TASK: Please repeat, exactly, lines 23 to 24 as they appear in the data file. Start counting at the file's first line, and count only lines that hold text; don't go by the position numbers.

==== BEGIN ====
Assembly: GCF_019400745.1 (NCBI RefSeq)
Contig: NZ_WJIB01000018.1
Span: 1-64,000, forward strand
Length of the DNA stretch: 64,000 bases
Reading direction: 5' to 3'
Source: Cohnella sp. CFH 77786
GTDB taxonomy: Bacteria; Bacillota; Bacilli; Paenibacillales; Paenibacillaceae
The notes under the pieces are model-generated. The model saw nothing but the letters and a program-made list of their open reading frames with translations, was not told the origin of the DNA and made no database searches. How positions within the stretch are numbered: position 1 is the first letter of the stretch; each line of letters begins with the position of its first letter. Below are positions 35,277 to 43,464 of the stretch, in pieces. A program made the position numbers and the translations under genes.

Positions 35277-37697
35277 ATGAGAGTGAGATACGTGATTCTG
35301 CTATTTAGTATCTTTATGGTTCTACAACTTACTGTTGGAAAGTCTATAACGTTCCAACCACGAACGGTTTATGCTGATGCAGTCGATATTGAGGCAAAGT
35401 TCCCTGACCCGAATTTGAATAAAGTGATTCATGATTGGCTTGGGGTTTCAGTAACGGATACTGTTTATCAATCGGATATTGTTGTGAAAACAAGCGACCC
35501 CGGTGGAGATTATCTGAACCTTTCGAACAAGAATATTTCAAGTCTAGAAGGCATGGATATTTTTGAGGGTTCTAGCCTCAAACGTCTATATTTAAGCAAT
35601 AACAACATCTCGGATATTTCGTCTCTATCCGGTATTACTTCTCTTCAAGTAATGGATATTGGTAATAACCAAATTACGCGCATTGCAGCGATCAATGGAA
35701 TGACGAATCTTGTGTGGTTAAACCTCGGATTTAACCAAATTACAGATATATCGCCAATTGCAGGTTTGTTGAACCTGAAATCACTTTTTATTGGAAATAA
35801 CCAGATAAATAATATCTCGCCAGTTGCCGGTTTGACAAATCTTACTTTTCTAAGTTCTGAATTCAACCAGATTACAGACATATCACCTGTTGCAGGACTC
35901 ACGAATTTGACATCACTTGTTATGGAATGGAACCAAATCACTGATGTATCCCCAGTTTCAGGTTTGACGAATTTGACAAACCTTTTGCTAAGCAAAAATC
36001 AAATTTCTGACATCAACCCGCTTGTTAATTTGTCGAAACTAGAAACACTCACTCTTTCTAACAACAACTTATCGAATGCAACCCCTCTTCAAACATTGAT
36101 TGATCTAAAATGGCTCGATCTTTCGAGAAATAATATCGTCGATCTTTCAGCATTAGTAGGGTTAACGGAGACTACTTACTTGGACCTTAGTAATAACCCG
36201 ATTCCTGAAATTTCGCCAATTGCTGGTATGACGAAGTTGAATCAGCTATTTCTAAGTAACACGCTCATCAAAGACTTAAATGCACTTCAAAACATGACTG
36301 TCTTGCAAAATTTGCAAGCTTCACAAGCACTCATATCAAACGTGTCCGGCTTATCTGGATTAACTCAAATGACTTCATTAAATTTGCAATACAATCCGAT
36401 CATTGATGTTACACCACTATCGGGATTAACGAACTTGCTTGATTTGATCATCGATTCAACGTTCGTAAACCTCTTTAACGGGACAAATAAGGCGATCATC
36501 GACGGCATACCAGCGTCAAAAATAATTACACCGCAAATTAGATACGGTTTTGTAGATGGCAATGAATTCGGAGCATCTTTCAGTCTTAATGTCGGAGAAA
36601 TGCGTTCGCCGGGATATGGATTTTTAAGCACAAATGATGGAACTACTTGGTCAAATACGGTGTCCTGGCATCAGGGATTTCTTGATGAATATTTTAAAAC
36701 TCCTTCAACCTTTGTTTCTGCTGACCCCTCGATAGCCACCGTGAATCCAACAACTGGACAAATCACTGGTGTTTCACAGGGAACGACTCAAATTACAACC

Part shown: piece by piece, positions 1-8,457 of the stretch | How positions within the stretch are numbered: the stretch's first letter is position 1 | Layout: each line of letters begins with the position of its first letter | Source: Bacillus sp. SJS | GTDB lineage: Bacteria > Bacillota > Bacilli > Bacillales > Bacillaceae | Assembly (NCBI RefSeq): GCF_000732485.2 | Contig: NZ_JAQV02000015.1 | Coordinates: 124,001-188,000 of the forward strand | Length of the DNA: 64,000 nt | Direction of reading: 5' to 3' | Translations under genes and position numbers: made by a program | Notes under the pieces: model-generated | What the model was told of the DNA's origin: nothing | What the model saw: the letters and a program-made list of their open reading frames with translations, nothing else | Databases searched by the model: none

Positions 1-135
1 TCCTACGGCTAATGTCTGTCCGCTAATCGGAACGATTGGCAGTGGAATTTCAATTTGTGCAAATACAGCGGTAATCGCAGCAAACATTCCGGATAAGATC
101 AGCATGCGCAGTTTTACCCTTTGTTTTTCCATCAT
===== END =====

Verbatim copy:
36501 GACGGCATACCAGCGTCAAAAATAATTACACCGCAAATTAGATACGGTTTTGTAGATGGCAATGAATTCGGAGCATCTTTCAGTCTTAATGTCGGAGAAA
36601 TGCGTTCGCCGGGATATGGATTTTTAAGCACAAATGATGGAACTACTTGGTCAAATACGGTGTCCTGGCATCAGGGATTTCTTGATGAATATTTTAAAAC